Oh deer! Animal-to-animal transmission could pose COVID-19 variant risk.

About 35 per cent of 360 white-tailed deer have tested positive for COVID-19 in Ohio USA, according to international researchers. The experts say these deer have contracted the virus from at least three human lineages, and they may be passing it to each other. While the researchers say there is no evidence the deer can currently pass the virus back to humans, it could possibly mutate while passing between deer, making the animals some to watch – along with other wildlife hosts – to help reduce new coronavirus variants in future.

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The detection of SARS-CoV-2 in more than 35% of 360 white-tailed deer (Odocoileus virginianus) tested in northeast Ohio, USA, is reported in Nature this week. At least three viral lineages from humans were found in the animals alongside evidence of deer-to-deer transmission. These findings suggest that deer may be a reservoir for SARS-CoV-2 that could facilitate the emergence of new variants.

Infections with SARS-CoV-2 linked to human exposure have been reported in domestic animals, such as cats and dogs, wildlife under human care, such as mink, and limited numbers of free-ranging wildlife. The extent of susceptible host species and potential new reservoirs — in which the virus can reproduce, evolve, and potentially spill back to the human population — is not fully understood.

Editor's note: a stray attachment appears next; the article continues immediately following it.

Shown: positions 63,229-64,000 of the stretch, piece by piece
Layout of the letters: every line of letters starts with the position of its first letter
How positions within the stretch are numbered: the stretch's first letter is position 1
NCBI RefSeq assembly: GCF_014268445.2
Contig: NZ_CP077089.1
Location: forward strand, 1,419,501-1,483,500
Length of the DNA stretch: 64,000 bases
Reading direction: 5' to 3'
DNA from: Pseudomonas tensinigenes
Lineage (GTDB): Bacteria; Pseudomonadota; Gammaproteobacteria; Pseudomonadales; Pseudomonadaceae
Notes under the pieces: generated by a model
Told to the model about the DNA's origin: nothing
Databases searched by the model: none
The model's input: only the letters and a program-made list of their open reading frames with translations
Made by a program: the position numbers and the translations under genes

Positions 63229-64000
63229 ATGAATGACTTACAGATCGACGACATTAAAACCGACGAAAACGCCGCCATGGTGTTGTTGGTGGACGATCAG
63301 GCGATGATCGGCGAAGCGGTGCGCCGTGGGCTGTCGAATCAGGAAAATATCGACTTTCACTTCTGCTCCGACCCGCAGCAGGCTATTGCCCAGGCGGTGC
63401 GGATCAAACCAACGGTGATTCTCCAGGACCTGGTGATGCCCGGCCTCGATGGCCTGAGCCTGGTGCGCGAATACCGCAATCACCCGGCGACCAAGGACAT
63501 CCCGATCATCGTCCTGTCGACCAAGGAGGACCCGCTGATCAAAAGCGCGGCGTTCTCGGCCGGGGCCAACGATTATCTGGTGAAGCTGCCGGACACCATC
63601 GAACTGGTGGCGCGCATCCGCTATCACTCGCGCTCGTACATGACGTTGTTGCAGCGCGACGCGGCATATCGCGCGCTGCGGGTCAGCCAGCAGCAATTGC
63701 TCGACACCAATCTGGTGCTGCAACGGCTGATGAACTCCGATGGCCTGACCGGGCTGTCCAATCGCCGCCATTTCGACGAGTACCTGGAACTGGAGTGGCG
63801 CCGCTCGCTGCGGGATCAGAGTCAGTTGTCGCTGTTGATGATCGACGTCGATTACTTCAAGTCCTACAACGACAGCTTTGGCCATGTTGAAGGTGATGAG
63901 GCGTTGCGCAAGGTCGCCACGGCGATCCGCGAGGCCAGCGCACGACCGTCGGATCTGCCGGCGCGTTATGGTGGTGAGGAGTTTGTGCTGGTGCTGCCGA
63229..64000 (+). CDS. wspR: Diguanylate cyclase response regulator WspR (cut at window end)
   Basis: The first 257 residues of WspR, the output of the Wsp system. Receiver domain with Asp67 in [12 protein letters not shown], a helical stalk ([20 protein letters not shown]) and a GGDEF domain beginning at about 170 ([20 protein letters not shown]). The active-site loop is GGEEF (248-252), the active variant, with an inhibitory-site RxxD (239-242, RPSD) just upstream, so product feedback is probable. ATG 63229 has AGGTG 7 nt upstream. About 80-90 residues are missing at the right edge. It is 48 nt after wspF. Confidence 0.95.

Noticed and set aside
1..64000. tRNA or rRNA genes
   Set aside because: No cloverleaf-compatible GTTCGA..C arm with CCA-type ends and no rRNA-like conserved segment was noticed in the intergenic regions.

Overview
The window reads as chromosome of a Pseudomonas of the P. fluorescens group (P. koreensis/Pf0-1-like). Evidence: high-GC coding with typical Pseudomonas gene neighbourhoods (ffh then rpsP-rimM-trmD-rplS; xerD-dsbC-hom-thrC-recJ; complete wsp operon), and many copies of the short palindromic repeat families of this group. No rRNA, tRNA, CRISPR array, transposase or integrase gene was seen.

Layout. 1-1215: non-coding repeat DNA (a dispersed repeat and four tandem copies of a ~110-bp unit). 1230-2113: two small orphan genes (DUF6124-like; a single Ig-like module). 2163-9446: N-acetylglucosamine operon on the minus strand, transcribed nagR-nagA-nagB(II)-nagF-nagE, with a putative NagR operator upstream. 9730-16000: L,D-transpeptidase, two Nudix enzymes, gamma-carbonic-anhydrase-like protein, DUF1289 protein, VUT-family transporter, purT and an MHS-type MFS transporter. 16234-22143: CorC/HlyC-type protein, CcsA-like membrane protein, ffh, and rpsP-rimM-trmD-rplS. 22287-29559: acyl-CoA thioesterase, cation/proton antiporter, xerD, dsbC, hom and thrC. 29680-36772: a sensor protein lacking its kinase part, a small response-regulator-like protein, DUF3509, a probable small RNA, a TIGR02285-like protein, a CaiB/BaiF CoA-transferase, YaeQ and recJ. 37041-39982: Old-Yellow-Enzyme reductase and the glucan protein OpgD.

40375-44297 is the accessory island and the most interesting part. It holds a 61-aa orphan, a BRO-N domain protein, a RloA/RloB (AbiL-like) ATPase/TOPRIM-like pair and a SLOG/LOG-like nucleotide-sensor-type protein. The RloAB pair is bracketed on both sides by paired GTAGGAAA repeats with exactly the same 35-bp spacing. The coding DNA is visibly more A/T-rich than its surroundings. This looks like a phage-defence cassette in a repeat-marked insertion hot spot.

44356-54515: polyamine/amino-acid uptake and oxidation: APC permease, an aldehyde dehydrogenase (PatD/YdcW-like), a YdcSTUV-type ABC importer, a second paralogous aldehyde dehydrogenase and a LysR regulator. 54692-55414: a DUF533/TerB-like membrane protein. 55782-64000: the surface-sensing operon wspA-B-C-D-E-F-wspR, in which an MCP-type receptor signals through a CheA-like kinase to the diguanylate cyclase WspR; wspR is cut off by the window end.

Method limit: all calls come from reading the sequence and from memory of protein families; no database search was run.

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From January to March 2021, nasal swabs obtained from 360 white-tailed deer across 9 sites in northeast Ohio were tested using real-time, reverse-transcriptase PCR. Of these animals, 129 tested positive for SARS-CoV-2 infection, Andrew Bowman and colleagues report. In four of the locations, deer were infected by the B.1.2 group of viruses, a lineage that was dominant in humans in Ohio at the time. Evidence for six human-to-deer transmission events was observed through analyses of the evolutionary relationships of viral lineages. In addition, mutations to the viral spike protein that are not commonly seen in human infections were observed in some samples, which suggests that deer-to-deer transmission may have occurred. Because of the low availability of sequencing data, it is not possible to determine whether these mutations have been passed onto other deer.

The finding that white-tailed deer are susceptible to SARS-CoV-2 infection demonstrates the capacity for the virus to be transmitted into wildlife. No spillback into humans was observed, but the results suggest that there may be potential for new SARS-CoV-2 variants to arise in animal reservoirs and alter the evolution of the virus. More monitoring of wildlife is needed to understand the transmission and evolution of SARS-CoV-2, the authors conclude.

IMAGE CREDIT: Ohio State University


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